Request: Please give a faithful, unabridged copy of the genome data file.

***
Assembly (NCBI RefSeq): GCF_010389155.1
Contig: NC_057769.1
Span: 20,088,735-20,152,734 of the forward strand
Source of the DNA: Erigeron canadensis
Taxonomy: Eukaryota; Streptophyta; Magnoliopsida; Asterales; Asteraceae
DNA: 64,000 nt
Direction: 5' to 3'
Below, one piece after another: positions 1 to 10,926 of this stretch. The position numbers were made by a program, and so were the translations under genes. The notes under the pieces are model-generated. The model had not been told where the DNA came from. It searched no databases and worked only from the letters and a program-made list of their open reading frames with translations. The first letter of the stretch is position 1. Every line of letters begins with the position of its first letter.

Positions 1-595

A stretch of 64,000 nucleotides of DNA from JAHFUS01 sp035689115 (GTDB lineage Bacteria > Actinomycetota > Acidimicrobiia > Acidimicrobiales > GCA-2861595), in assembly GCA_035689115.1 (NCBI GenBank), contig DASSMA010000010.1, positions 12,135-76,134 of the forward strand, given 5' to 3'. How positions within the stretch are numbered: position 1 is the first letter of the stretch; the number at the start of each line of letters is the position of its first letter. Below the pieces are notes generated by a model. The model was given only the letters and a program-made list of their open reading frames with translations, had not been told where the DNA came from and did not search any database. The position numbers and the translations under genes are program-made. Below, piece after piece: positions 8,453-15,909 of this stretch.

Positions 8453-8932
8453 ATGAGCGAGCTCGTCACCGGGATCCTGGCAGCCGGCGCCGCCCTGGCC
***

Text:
Assembly (NCBI RefSeq): GCF_010389155.1
Contig: NC_057769.1
Span: 20,088,735-20,152,734 of the forward strand
Source of the DNA: Erigeron canadensis
Taxonomy: Eukaryota; Streptophyta; Magnoliopsida; Asterales; Asteraceae
DNA: 64,000 nt
Direction: 5' to 3'
Below, one piece after another: positions 1 to 10,926 of this stretch. The position numbers were made by a program, and so were the translations under genes. The notes under the pieces are model-generated. The model had not been told where the DNA came from. It searched no databases and worked only from the letters and a program-made list of their open reading frames with translations. The first letter of the stretch is position 1. Every line of letters begins with the position of its first letter.

Positions 1-595

A stretch of 64,000 nucleotides of DNA from JAHFUS01 sp035689115 (GTDB lineage Bacteria > Actinomycetota > Acidimicrobiia > Acidimicrobiales > GCA-2861595), in assembly GCA_035689115.1 (NCBI GenBank), contig DASSMA010000010.1, positions 12,135-76,134 of the forward strand, given 5' to 3'. How positions within the stretch are numbered: position 1 is the first letter of the stretch; the number at the start of each line of letters is the position of its first letter. Below the pieces are notes generated by a model. The model was given only the letters and a program-made list of their open reading frames with translations, had not been told where the DNA came from and did not search any database. The position numbers and the translations under genes are program-made. Below, piece after piece: positions 8,453-15,909 of this stretch.

Positions 8453-8932
8453 ATGAGCGAGCTCGTCACCGGGATCCTGGCAGCCGGCGCCGCCCTGGCC